During litigation for his FCC fine, Monkey’s lawyer informed him of an opportunity to go legal. KPDO’s license was being contested. Pirate Cat Radio quickly made a proposal to license owner Celeste Warden, chair of the nonprofit Pescadero Public Radio Service: let Pirate Cat run community programming in Pescadero. Warden made Monkey 50 percent owner of the license for free. By comparison, the last radio station to change hands in the Bay Area, Energy 92.7, went for several millions of dollars in 2009.

Pirate Cat has lined up eight local radio shows at the new station, hosted by the mayor of Pescadero and a local Unitarian pastor, among others, and augmented by remote broadcasts from the Pirate Cat Radio cafe and studio in the Mission. The station has just signed a five-year lease at its SF location. Pirate Cat Radio programming now reaches into La Honda, the small town that’s home to Neil Young and was made famous by author Ken Kesey and Tom Wolfe‘s The Electric Kool-Aid Acid Test.

Monkey, who paid for the project out of pocket, says reopening KPDO would not have been possible without donated gear from engineers at KOIT, KALW, and KDFC, as well as the donated time and energy of the Pirate Cat Radio’s all-volunteer staff of DJs and interns.

Apple to Shut Down Lala

Apple will shut down Lala on May 31 and is not taking any new users, according to an announcement on its web site. As reported by Bloomberg, Apple bought Lala in December for $193.3 million. The site allowed users to listen to more than 8 million songs once for free, or to stream unlimited songs for 10 cents apiece. Subscribers also could upload their music libraries and access the songs through a web browser on any device. It’s believed that Apple wants to use Lala’s cloud-based distribution technology for a future online version of iTunes, which Information Week says will be released in June. The site also reports that Lala will refund the money people spent on songs for unlimited streaming. As the Express reported last month, Berkeley-based company Mog also is trying to cash in on the cloud-music concept. Currently, iTunes only allows users to download music to a computer.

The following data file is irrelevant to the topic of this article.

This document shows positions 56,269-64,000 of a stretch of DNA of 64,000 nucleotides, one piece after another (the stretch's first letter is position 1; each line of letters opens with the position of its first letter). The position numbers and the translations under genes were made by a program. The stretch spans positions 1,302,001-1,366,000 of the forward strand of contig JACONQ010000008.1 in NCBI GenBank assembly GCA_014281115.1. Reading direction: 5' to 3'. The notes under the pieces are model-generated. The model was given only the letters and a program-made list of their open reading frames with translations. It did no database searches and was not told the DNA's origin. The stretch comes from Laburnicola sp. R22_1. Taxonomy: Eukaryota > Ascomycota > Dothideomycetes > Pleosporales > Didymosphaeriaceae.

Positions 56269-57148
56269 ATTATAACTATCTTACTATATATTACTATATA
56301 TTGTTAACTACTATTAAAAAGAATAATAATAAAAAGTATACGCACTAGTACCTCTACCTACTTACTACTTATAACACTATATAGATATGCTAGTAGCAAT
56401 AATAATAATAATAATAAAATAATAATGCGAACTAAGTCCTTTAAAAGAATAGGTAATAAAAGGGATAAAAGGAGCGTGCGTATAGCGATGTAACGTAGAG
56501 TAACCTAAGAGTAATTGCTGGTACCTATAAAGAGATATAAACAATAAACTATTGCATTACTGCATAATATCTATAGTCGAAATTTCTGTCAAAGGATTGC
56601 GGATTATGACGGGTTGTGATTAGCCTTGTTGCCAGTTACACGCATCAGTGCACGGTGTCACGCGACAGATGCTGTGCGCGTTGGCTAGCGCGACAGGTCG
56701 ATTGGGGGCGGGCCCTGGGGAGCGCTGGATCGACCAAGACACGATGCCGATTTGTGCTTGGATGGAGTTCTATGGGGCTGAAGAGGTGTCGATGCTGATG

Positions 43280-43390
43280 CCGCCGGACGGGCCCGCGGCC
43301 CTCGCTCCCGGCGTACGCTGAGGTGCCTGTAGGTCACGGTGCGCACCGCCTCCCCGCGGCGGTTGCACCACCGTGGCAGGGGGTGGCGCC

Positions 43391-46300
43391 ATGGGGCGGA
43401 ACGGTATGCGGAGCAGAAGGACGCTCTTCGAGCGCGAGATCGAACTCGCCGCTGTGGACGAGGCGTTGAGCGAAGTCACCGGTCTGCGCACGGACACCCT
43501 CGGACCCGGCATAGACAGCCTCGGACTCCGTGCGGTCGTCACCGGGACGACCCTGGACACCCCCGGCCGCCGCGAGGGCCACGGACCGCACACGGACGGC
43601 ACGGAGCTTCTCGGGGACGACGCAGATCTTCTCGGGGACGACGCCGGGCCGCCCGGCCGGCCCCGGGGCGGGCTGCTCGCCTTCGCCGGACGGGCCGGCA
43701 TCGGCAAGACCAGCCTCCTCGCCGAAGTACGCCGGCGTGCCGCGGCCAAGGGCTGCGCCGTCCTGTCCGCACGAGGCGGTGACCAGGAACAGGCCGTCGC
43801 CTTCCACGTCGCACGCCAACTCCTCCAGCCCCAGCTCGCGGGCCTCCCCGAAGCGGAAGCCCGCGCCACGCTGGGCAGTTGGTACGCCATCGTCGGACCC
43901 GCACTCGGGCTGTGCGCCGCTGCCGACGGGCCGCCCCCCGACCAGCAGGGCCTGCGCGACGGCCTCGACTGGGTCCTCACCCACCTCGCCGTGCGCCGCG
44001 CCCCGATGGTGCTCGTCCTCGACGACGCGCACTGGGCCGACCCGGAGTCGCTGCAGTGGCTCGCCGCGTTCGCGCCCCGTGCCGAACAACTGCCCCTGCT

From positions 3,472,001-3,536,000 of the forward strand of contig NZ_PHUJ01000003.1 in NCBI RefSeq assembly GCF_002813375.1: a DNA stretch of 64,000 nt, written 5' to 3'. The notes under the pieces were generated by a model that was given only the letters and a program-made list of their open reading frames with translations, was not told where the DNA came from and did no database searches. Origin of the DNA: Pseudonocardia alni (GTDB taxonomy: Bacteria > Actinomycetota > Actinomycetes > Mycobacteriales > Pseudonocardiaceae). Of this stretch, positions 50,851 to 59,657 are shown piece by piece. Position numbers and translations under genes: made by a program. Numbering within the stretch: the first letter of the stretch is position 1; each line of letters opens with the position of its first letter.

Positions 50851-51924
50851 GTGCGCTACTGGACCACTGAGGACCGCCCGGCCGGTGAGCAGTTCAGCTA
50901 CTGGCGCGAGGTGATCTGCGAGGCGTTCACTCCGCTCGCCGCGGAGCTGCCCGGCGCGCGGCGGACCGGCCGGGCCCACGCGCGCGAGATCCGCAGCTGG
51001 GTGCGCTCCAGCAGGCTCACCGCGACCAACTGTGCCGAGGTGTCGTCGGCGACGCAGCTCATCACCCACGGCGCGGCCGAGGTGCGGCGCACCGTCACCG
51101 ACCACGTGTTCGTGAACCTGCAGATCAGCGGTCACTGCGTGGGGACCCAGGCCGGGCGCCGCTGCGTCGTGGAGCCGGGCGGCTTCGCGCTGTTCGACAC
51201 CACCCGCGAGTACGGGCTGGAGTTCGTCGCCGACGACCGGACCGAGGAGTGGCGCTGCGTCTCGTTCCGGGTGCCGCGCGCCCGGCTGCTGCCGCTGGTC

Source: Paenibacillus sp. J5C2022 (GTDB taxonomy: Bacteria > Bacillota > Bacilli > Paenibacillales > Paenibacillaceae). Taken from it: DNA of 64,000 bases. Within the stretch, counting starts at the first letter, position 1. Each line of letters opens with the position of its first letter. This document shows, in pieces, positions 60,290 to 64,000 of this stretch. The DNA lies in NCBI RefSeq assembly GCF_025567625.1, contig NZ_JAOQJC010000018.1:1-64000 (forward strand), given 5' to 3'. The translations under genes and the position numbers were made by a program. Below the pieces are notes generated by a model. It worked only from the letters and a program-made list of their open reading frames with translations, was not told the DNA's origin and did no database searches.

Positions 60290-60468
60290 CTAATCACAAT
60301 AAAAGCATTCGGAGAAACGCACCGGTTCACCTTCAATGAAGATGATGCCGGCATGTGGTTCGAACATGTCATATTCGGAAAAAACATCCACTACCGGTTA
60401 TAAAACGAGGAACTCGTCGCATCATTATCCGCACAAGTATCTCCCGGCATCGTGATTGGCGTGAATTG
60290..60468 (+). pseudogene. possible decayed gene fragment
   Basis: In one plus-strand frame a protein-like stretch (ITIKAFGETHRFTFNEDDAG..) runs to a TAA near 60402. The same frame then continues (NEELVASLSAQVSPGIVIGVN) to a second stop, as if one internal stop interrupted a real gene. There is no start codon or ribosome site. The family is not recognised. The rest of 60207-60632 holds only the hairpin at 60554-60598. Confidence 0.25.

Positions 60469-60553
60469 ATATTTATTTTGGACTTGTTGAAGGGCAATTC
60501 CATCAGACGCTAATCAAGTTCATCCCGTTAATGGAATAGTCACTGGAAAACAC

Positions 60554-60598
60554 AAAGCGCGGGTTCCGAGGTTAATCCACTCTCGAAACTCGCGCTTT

Sleep to Reunite This Fall